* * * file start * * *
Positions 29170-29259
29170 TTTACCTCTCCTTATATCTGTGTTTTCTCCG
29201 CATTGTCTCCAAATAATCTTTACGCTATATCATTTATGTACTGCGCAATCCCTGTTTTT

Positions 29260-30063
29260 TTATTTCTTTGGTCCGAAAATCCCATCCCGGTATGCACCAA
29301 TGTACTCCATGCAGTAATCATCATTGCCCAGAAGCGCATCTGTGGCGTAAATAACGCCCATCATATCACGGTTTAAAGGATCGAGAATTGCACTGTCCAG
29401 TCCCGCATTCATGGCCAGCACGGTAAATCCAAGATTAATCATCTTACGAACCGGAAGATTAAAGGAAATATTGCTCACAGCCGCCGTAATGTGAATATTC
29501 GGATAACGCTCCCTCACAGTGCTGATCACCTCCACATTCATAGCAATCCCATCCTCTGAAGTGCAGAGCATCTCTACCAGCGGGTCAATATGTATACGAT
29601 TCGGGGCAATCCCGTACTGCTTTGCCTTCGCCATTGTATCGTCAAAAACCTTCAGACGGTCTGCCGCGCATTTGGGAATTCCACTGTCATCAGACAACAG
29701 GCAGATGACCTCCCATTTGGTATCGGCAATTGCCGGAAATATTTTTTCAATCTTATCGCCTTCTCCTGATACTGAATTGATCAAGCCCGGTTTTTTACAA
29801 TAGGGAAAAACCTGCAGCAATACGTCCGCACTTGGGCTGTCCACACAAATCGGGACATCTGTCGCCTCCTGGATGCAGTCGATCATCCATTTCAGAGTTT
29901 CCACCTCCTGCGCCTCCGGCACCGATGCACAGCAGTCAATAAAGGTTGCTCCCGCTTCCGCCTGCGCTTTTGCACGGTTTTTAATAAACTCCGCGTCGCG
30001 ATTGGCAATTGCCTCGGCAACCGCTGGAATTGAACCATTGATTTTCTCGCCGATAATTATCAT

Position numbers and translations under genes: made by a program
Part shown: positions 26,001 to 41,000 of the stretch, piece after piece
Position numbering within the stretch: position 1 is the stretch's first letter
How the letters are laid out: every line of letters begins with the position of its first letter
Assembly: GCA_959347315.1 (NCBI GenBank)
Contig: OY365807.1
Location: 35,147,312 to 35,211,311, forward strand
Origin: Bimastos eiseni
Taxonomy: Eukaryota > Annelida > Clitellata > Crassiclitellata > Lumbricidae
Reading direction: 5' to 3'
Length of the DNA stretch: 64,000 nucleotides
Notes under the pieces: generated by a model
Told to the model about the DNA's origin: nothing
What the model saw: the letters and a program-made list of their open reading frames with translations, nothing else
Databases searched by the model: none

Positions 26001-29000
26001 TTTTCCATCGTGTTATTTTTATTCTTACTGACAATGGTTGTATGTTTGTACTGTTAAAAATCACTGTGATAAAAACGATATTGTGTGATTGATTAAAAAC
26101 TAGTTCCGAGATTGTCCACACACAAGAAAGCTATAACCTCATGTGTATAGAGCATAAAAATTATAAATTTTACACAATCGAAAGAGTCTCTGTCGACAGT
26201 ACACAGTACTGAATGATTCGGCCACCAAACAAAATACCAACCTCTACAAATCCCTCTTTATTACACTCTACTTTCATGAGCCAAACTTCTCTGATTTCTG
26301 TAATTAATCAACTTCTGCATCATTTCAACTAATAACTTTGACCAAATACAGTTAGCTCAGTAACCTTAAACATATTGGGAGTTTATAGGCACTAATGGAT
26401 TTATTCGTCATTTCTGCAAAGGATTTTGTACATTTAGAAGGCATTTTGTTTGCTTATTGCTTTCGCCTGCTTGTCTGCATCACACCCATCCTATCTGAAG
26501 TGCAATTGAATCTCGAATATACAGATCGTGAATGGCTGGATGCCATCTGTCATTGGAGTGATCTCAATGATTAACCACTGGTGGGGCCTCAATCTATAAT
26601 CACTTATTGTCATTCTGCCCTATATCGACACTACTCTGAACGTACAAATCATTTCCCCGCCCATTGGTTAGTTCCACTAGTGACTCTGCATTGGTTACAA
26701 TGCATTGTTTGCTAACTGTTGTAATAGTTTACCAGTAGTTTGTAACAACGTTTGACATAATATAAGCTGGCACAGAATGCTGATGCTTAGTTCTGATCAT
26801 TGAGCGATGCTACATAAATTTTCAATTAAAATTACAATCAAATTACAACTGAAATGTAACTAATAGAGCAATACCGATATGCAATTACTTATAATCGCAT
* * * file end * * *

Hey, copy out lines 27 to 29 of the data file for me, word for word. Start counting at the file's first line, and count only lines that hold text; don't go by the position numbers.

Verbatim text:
What the model saw: the letters and a program-made list of their open reading frames with translations, nothing else
Databases searched by the model: none

Positions 26001-29000